A few months ago, I came across Jon Hicks’ Mac inspired Google Reader, but recently noticed the version I was using was outdated, and Google Reader wasn’t looking so hot. Off I went in search of an update, and subsequent posts on Jon’s site, found User Styles. Though the site could use some better search functionality, I really like it in the sense that you can easily add styles via the Stylish extension for Firefox. I’ve employed Stylish for BaseCamp, and have thought more about how it could be used, User Styles gives plenty to think about now.
Custom Style Sheets and Basecamp
I’ve mentioned that I primarily use BaseCamp these days with the company that I work with to manage the many sites they handle. That’s all good, but whenever I log in, I am overwhelmed with many, many, late milestones and upcoming milestones. Sure, some of it’s relevant to me, however most is not. Even what is relevant, I’m well aware of my tardiness. I don’t need a constant reminder 🙂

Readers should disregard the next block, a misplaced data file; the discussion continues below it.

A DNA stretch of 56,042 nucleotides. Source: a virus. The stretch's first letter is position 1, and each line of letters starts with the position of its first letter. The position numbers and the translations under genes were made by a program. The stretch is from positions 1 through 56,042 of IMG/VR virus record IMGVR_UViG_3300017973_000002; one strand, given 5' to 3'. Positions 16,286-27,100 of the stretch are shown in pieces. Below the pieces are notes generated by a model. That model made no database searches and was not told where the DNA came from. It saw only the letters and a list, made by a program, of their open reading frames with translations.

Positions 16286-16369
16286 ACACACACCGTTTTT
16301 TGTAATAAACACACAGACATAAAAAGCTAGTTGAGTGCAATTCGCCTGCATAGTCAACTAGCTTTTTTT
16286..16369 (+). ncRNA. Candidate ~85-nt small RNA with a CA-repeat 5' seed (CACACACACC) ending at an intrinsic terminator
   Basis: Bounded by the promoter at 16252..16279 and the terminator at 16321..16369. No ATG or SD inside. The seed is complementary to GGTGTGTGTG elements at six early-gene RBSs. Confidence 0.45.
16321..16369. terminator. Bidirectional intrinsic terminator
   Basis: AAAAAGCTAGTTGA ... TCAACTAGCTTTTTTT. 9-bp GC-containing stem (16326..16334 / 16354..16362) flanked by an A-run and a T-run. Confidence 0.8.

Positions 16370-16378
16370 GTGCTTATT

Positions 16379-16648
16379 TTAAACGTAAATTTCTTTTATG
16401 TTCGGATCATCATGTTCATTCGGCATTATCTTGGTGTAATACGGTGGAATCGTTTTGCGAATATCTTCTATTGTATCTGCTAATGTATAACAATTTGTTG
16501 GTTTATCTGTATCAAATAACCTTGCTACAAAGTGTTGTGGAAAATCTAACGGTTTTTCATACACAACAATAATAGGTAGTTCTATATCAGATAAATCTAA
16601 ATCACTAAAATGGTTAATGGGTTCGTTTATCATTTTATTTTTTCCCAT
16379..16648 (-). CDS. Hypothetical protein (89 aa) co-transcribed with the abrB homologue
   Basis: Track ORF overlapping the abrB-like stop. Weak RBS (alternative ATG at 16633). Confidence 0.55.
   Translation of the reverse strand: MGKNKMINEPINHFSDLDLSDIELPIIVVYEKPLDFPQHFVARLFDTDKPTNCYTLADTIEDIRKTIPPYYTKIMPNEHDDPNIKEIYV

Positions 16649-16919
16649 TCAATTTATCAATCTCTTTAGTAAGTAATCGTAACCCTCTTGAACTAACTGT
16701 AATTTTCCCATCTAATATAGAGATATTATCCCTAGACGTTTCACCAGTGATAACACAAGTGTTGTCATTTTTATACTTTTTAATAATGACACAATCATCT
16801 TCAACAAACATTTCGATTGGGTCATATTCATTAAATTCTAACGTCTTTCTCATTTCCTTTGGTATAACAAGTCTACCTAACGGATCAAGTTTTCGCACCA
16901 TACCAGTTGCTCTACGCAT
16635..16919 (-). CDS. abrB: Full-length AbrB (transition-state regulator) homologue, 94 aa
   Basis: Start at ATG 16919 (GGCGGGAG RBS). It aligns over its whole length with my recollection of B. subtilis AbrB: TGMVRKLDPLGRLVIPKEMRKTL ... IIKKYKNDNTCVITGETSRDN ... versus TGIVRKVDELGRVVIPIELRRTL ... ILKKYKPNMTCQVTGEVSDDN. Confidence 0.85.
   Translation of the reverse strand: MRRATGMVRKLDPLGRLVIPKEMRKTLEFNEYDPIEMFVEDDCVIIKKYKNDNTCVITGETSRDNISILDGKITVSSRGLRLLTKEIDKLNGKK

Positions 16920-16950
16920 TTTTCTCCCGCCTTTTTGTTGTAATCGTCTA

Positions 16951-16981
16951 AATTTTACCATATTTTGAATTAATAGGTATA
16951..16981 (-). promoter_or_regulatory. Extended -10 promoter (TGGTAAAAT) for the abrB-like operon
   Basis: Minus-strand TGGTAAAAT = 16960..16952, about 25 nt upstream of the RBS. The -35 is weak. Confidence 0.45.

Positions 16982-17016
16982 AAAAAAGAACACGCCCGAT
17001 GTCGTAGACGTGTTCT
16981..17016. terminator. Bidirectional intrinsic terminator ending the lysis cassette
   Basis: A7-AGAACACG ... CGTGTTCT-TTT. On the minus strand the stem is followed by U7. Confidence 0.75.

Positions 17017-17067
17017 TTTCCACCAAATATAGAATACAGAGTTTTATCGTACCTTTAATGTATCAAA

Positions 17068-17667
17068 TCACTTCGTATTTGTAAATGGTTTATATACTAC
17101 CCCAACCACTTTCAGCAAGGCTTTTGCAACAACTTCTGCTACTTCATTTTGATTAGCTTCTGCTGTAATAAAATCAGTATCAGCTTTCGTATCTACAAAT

Enter a handy little Firefox extentsion, Stylish, that I became aware of after adopting Hicks Designs handy Mac OS styled Google Reader style sheet. (Note, there are instructions for using the style sheet with other browsers).
Another quick use of the Web Developer extension (I couldn’t live without this extension), I was able to determine the class of the milestones on the dashboard (.milestones – go figure), and add a quick display:none to a custom style for the company’s Basecamp dashboard.
The Stylish extension easily offers you the option of using the style for a URL, a domain, or a global style, so I can be sure that it’s only being used where and when I want. The extension author recommends using the !important declaration, however I found no need for that with Basecamp. Certainly worth checking out if you are looking to hide some annoying element of a site you often visit.
Edit: I went ahead and changed my style to only drop the upcoming milestones, and left the overdue ones there, as that seemed more relevant to my job. The class for that is .Dashcal. That way, I can still see what’s overdue, and potentially avoid issues. Upcoming milestones I’ll leave to the project manager to advise on.